If you wish to pursue justice in the civil courts, you will need to find a plaintiff's attorney who handles medical malpractice and negligence cases. Getting an attorney who also represents health care corporations could be the worst thing you do, because they may or may not have a conflict of interest and you may not get the best representation. You need to find an attorney who handles only plaintiffs' cases exclusively. An attorney will help you get a copy of the medical records and the runaround most hospices give families is something you want to avoid, if at all possible.

Once you have the medical record, the attorney may arrange for a physician to provide a medical review of the record to see if the standards of care and normal protocols have been violated. If a nurse is involved, you will want to get the opinion of a nurse legal consultant who works with medical malpractice attorneys. Having experts look the case over will help you refine any complaints that you file with government agencies.

Working with the District Attorney

If the District Attorney is evaluating the case, having a plaintiffs' attorney advise you is very helpful. Some district attorneys may tell you that, "proving intent is very difficult to do," or "the nurse was just following doctors' orders," in the hope that they can get you to "forget it." The DA may also say that they are unaware of other cases that have been prosecuted. If that is the case, please make sure they know that there have been prosecutions in the US for nurses who have medically killed terminally ill patients in a palliative care setting.

If they object to pursuing the case by saying that the nurse was "just following orders," first of all, you need to make it clear that nurses have the training and responsibility to administer medications in a safe manner and that there are definite signs of adverse affects which a conscientious nurse would note and be aware of. If they still refuse to act, then get a nurse legal consultant to evaluate the case. District attorneys are not trained in medicine or nursing. However, even then, they simply may have a political "agenda" of not prosecuting such cases. If you do get a consulation from a nurse or physician, you will be able to provide the DA with expert opinion on what is "normal" and within the standards of care. If they refuse to act even then, after being adised by a professional that the actions taken were not within the standards of care, you need to go to your state representatives or Congressmen for assistance.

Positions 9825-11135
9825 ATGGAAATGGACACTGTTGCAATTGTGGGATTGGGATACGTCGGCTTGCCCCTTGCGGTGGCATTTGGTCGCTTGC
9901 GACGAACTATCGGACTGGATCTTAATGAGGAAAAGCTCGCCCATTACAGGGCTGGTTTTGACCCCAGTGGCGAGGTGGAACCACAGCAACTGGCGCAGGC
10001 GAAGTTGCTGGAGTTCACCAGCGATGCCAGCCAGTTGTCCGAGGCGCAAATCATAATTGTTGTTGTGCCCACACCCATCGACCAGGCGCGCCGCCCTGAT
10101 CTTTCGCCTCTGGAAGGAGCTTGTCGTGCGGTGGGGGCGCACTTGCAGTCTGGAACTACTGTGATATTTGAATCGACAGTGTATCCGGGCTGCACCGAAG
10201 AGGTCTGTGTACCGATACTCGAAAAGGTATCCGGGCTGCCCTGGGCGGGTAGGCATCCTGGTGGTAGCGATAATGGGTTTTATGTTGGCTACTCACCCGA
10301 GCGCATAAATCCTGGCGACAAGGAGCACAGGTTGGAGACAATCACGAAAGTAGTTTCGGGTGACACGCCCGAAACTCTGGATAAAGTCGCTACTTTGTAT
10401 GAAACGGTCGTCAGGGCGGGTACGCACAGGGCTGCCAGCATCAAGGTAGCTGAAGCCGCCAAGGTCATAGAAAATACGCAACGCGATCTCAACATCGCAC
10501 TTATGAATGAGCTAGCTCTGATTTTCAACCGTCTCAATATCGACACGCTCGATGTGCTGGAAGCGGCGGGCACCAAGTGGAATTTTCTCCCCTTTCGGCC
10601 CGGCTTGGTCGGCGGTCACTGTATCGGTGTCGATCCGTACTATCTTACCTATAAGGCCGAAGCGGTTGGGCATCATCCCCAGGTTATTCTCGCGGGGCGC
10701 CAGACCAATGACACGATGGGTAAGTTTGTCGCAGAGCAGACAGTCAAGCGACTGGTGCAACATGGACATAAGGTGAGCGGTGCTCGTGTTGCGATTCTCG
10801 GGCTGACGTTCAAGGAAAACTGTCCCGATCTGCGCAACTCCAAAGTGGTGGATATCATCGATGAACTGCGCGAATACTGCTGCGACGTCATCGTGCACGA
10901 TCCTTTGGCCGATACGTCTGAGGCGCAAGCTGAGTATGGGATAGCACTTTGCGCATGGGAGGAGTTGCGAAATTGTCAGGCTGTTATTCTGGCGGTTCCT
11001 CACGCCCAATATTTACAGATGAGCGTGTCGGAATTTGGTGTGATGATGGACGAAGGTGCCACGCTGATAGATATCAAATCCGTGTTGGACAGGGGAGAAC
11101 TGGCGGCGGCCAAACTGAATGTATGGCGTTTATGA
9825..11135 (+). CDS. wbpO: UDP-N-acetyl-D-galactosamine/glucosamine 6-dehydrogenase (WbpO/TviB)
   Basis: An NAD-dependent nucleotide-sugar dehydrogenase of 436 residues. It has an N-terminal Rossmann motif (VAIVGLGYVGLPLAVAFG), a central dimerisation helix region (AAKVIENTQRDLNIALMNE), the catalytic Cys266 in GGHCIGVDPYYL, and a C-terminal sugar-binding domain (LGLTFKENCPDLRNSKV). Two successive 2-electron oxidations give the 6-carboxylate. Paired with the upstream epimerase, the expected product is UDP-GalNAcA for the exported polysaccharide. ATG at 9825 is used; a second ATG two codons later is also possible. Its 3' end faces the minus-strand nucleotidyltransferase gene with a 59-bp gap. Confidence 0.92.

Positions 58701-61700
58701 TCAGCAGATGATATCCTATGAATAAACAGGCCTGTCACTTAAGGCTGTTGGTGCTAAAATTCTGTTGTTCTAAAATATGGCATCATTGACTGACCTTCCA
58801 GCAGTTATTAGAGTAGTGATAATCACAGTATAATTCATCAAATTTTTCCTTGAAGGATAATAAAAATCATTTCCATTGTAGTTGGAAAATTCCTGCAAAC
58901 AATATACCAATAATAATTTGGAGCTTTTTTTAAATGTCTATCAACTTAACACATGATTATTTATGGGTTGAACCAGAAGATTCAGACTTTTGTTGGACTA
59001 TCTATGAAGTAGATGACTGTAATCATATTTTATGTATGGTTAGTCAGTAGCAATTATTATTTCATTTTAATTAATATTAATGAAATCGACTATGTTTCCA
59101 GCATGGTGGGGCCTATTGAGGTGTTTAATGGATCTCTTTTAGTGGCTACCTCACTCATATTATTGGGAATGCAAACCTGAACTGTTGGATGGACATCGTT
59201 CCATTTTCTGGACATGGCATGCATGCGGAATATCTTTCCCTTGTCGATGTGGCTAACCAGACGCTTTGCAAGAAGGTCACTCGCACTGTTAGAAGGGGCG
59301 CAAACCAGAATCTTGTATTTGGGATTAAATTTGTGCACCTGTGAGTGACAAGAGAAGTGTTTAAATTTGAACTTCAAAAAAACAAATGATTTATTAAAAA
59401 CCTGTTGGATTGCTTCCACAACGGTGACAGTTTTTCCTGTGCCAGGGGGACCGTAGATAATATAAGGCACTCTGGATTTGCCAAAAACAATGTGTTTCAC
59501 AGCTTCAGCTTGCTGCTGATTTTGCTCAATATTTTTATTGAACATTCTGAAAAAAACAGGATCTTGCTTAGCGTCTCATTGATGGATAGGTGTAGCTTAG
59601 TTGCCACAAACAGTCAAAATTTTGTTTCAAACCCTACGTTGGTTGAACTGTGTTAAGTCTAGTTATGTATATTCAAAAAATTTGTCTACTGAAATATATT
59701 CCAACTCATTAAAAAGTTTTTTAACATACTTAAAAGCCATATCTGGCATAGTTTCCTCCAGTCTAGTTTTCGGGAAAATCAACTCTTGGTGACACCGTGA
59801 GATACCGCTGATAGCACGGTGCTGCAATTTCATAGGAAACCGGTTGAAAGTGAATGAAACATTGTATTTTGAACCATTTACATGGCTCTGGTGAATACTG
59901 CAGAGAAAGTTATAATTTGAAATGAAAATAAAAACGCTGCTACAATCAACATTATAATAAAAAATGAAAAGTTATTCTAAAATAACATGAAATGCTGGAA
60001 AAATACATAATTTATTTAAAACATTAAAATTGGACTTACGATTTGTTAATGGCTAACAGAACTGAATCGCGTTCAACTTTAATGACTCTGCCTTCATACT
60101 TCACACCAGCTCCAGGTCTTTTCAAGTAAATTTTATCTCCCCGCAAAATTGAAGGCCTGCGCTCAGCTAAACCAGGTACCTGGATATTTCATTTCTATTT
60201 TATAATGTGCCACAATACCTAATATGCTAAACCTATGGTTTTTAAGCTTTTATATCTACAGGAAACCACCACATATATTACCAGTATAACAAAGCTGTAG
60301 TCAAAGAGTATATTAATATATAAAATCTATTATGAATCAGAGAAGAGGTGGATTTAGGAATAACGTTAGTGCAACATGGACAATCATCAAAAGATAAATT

You should be aware that in most situations, the doctor's orders for medications are ordered to be given on an "as needed" basis and do not allow for sudden increases of dosages of narcotics. Also, there are standard protocols to be followed when increasing a dosage, especially with a narcotic medication. Increasing the dosage of a narcotic by 25% to 50% when there is severe uncontrolled pain is normal and within the standards of care. Increasing the dosage by 100% or more is dangerous and can be lethal, especially if there is no pain.

In the case where there actually is severe pain, increasing by 100% may be done in the beginning when pain control is trying to be achieved and when the patient is begging for relief from pain. If there is no severe pain, then such an increase is far from "normal." If the physician had ordered an increase that was beyond 100% and there was no pain, remember that the physician may have his or her own agenda and be a "believer" in euthanasia. Why increase the morphine (or other narcotic) dosage if there was no pain? If pain is controlled, competent physicians and nurses would not increase the dosage unnecessarily.

Protocol for Increasing Narcotic Dose is Established

The Adult Cancer Pain Guidelines from the Nat'l Comprehensive Cancer Network are available at: www.nccn.org/professionals/physician_gls/pdf/pain.pdf
(must register at NCCN website to access these materials for free)

Also, the Agency for Health Care Research and Quality (AHRQ) has published the standards for managing pain in cancer, which is the case in many hospice patients:

Clinical Practice Guideline Number 9: Management of Cancer Pain; Quick Reference Guide for Clinicians (management of cancer pain); Patient Guide to Managing Cancer Pain;

These books and others are available at their website: www.ahrq.gov as a reference used throughout the 1990s and is very helpful and detailed in its approach.